We listed a few museums offering special virtual programming for Juneteenth in our DC guide; here we’ll elaborate on what those and other institutions offer in the way of virtual tours and/or digital exhibitions while shutdowns remain in place, and we will continue to update as needed:
National Museum of African American History and Culture
In addition to these Google Arts & Culture-accessible virtual exhibits, the NMAAHC has an incredible, hugely extensive collection available to explore online. You can sort by category (LGBTQ+, Civil Rights, Music, Literature, etc.), date/era, name, object type or place if you have specifics in mind, but it’s also a great place to browse and discover without a road map. (Plus there’s also always this delightful tour with Lonnie G. Bunch III, who is now the Secretary of the Smithsonian; the video is a few years old at this point, but still worth a watch.)
The Studio Museum
Harlem’s Studio Museum allows you to learn more about Chloë Bass: Wayfinding (which is the conceptual artist’s first institutional solo exhibition ft. twenty-four incredible site-specific sculptures) in a 6-minute video on its website. You can also view some of the works on display in traveling exhibition Black Refractions: Highlights from The Studio Museum in Harlem.
National Underground Railroad Freedom Center
Cincinnati’s National Underground Railroad Freedom Center has two online exhibits on display via Google Arts & Culture currently that allow you explore photographs and read handwritten letters; the first is Rachel at Longwood and the second is My Dear Wife, I Love You: Charles Lewis in WWII.
DuSable Museum of African American History
Chicago’s DuSable currently has one exhibition available via Google Arts & Culture; titled Freedom, Resistance, and the Journey Toward Equality, it offers a view of important art and artifacts to present stories of struggle and achievement.
Northwest African American Museum
Seattle’s NAAM is offering two virtual art exhibition tours at the moment; the first is Christopher Shaw’s Algorithm:Archetype, and the second is Hiawatha D.’s Iconic Black Women: Ain’t I A Woman. You can also stay tuned about virtual programming here.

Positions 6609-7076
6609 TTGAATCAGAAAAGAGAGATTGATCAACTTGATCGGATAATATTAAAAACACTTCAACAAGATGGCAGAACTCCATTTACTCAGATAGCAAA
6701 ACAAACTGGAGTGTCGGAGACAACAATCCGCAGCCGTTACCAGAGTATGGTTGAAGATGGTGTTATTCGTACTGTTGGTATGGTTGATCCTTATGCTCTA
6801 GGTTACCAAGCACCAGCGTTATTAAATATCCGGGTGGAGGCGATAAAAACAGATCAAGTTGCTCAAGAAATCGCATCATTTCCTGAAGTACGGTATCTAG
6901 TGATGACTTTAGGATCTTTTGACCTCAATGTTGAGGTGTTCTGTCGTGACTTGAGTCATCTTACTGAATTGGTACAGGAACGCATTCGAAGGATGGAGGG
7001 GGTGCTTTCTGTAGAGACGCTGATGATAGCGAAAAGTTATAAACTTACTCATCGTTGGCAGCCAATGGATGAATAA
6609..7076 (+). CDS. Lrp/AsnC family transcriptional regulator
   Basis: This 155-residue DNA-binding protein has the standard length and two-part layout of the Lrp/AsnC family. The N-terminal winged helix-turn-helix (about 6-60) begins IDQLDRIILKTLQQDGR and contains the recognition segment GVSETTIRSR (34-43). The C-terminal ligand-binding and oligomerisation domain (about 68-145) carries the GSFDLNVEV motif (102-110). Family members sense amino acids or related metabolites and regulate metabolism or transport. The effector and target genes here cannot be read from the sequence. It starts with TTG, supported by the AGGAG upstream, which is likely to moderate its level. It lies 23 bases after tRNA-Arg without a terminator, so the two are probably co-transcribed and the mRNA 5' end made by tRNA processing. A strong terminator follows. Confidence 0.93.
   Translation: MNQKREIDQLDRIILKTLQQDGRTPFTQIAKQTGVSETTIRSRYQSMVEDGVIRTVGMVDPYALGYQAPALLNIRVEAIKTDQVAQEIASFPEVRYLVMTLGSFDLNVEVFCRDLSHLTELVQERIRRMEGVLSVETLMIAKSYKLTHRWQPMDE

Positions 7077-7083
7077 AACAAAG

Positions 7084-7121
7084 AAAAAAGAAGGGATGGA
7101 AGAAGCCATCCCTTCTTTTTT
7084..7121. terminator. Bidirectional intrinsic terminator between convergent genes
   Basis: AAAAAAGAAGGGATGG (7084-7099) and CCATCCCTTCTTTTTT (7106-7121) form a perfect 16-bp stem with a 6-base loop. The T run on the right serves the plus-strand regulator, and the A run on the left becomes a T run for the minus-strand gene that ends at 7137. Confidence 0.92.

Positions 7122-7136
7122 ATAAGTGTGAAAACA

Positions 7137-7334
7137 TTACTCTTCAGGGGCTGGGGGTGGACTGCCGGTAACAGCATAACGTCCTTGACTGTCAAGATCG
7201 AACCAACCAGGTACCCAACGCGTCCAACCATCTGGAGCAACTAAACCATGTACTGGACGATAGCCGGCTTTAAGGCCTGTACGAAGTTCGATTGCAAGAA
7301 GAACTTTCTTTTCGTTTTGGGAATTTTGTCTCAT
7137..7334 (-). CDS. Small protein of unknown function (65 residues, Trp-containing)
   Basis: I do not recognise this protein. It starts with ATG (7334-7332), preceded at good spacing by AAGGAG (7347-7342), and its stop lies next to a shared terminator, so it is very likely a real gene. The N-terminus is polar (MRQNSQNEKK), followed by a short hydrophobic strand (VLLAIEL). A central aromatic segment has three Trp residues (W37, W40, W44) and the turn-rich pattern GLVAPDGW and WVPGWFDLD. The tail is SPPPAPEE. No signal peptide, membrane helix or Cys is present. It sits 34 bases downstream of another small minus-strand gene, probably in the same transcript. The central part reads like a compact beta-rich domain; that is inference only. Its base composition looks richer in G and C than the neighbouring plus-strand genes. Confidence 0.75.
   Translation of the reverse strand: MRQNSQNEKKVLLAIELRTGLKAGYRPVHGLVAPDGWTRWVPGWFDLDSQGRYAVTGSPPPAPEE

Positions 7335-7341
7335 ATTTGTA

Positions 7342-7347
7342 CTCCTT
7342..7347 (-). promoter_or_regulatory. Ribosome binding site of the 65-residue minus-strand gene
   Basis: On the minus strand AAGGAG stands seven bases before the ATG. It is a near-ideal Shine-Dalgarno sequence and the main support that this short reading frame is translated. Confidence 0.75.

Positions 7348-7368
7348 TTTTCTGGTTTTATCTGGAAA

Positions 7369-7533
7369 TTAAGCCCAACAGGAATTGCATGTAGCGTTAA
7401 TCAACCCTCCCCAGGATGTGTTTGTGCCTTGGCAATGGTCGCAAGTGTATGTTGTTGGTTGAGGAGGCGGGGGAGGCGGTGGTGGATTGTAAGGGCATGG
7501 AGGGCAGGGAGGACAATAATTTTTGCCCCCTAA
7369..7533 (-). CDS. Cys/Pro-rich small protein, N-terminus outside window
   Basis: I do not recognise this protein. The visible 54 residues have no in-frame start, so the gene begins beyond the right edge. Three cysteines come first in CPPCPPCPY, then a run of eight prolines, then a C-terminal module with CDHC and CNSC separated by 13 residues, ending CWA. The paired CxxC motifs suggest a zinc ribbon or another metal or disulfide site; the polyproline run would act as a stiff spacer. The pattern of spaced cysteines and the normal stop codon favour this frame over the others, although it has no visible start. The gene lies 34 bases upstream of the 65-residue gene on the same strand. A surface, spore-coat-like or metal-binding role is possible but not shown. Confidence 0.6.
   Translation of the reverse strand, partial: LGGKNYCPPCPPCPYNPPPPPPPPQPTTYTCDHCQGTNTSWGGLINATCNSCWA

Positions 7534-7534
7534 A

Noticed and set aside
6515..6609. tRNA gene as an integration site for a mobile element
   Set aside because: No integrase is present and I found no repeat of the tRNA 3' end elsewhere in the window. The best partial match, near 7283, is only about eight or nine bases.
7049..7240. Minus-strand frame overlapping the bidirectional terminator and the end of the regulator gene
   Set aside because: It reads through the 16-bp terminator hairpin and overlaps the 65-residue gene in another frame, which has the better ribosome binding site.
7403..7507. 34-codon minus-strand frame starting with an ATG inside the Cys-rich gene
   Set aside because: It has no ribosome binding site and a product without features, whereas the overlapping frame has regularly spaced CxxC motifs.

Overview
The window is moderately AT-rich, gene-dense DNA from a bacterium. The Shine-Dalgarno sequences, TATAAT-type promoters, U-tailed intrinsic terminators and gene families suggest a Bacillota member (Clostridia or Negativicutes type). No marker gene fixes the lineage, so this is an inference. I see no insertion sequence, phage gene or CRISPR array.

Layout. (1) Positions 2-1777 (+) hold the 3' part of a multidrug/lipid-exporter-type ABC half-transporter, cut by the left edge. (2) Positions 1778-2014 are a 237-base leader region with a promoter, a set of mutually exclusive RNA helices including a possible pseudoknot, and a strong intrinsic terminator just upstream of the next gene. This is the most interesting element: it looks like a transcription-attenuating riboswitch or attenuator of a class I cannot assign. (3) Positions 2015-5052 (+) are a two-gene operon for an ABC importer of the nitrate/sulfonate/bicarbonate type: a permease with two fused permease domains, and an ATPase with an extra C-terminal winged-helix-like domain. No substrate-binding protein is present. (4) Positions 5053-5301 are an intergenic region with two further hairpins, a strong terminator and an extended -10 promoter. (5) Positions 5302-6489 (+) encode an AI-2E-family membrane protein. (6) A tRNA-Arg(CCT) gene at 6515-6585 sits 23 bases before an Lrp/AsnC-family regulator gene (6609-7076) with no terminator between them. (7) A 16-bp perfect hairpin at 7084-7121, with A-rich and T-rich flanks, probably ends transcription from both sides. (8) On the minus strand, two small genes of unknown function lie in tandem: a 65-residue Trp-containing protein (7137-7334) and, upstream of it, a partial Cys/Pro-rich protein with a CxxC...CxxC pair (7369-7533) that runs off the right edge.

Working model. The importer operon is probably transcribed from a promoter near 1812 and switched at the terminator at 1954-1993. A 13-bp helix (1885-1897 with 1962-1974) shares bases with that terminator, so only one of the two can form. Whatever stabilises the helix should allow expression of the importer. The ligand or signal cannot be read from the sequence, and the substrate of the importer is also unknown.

Frederick Douglass National Historic Site
There are actually two different ways to virtually check out the Frederick Douglass National Historic site at Cedar Hill; Google Cultural Institute offers a 360-degree interior view of the house, while Museum Management Program allows you to explore objects from the collection and portraits of Frederick Douglass, as well as take a room-by-room tour of the house.
The Museum of African American Art
LA’s Museum of African American Art’s Palmer C. Hayden Collection is available to view on Google Arts & Culture, which includes the John Henry Series.
Prince George’s African American Museum and Cultural Center
PGAAMCC has a really good selection of virtual tours that you can take by the episode in their Virtual Field Trip Fridays series. Each tour gives a lot of insight into the works of David Cassidy, and are a great resource.
Museum of African American History
Boston’s MAAH allows you to explore Freedom Rising: Remembering the Abolition Movement and Campaign for Civil Rights in Boston, 1770s-1930s, as well as tour The Black Heritage Trail ® via Google Arts & Culture.
Smithsonian Anacostia Community Museum
There are currently two online exhibitions to check out here that center on written word as well as faith and spirituality; the first is All the Stories Are True: African American Writers Speak, and the second is Speak to my Heart: Communities of Faith and Contemporary African American Life.
The Schomburg Center for Research in Black Culture of The New York Public Library
Schomburg has a fantastic collection of digital exhibitions on its website, as well as two great online exhibitions available via Google Arts & Culture that explore the Black Power Movement; Black Power! The Movement, The Legacy takes a look at history as well as key organizations and figures, and Ready for the Revolution: Education, Arts and Aesthetics of the Black Power Movement examines the ways in which messages were developed and spread.
Have tips about other institutions offering virtual programming? Get in touch with us by emailing [email protected]